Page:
The Happiness Advantage: The Seven Principles that Fuel Success and Performance at Work

24 Mar 2013

The Happiness AdvantageWe’ve all fallen into the trap of thinking that happiness comes only once we have achieved our definition of success. But what if, in fact, there is hard scientific evidence that shows we perform better and are more likely to succeed if we cultivate happiness daily rather than seeing it as a goal in the future?

This is the underlying idea behind Harvard professor Shawn Achor’s incredibly readable and enlightening The Happiness Advantage. Like the once commonly held belief that the sun revolves around the Earth, he writes that the myth of happiness revolving around achievement and success must be exploded (view the video on YouTube here)Co-creator of a now famous Happiness course at Harvard, Achor was so inspired by the extraordinary popularity of the course that he decided to use Harvard students as a test pool for his own research into the area of positive psychology. He was surprised to find that depression seems to be very common at Harvard, as it indeed is in the Western world.During his years as a student there, he remained in a bubble of wonder and awe at the beauty and magnitude of the prestigious institution and the opportunities and resources it provided. He says he still feels the same way today. He has noticed, however, that although most students view Harvard as a privilege, many fall prey to the pressures of the workload and competition and sacrifice relationships for the sake, presumably, of succeeding academically. They worry endlessly about their futures and compare themselves to each other; in a place where most people were likely top of their high school class, this is a dangerous and futile exercise.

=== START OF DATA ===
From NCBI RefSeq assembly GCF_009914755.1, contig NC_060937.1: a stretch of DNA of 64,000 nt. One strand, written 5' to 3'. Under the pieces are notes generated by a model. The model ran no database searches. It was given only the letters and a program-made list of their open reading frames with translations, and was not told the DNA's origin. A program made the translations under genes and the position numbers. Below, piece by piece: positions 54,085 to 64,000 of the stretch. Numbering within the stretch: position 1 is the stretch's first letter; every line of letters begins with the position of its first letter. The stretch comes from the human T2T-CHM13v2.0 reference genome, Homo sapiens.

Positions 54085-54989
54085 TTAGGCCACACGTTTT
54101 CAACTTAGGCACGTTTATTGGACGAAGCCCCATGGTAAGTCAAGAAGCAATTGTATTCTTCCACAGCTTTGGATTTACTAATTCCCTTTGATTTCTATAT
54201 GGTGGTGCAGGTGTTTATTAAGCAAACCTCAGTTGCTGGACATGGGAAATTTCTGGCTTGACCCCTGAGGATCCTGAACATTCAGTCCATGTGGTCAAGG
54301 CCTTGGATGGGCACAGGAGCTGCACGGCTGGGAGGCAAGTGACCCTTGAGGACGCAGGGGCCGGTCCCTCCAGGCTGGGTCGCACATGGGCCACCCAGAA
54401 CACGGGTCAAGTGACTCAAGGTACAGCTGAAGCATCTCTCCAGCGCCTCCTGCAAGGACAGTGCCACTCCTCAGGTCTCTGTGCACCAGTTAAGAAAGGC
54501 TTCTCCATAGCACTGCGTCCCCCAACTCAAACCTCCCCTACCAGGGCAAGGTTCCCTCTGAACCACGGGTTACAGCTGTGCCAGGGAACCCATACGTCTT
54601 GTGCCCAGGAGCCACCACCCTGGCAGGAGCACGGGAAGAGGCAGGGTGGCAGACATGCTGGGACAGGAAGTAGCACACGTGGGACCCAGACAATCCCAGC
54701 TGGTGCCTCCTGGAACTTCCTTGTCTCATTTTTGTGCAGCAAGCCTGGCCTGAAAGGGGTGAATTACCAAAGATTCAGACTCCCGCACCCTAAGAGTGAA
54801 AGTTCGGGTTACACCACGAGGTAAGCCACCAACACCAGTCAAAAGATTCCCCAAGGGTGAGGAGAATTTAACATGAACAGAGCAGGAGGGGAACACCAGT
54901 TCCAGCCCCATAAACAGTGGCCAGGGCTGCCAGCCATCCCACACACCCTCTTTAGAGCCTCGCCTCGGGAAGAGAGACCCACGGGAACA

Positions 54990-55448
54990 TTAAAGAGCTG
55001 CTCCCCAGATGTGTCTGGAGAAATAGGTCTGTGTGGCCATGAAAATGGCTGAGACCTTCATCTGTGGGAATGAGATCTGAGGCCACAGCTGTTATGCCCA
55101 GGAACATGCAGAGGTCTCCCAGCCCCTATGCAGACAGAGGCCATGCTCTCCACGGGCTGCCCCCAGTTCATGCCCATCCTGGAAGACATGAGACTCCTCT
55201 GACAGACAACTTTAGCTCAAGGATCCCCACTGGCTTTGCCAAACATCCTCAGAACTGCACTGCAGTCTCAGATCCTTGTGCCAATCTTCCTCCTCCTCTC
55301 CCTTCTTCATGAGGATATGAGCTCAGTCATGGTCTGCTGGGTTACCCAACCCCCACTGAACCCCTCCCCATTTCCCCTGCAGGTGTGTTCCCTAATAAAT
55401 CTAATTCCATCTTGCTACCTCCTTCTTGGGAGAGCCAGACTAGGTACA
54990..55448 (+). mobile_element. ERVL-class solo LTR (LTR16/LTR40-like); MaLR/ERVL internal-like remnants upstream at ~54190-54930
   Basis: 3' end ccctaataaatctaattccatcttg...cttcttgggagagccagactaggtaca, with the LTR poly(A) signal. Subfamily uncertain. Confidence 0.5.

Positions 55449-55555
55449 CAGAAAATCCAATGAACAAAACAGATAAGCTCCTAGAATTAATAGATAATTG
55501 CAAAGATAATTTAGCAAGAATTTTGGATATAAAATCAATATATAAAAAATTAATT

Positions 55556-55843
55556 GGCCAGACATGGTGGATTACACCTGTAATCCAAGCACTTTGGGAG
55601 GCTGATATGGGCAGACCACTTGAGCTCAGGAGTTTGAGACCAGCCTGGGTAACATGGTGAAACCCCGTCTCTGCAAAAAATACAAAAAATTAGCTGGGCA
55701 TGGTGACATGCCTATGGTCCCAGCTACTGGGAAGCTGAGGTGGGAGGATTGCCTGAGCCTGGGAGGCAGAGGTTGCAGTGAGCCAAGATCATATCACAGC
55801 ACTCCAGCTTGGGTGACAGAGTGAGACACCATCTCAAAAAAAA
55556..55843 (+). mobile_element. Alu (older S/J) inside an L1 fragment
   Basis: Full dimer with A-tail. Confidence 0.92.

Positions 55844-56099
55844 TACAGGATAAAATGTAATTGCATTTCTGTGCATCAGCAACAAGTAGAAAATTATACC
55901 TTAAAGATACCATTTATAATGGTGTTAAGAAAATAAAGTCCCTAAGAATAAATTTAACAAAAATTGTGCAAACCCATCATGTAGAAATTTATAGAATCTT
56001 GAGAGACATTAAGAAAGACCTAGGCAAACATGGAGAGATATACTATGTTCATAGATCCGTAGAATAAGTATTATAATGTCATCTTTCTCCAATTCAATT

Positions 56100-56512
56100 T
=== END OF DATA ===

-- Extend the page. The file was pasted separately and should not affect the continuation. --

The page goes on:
Achor contrasts this with a visit to the township of Soweto in South Africa. Thinking he would get a resounding ‘no’ from the children he was speaking to when he asked the question, ‘Who here likes to do schoolwork?’ he instead was shocked to see that 95% of the children in the audience had raised their hand.

What this surely must tell us all is that we easily lose sight in the West of the privileges and opportunities we have and that in the face of stress and pressure, we don’t possess the tools to manage our equilibrium.

Providing us with these is the purpose of this book. Achor gives us evidence and practical advice in the form of seven broad principles. These are:

Achor now travels the world as a positive psychology consultant working with companies great and small. Reading this book, it is easy to see why the positive psychology movement is growing so rapidly and being adopted so widely.

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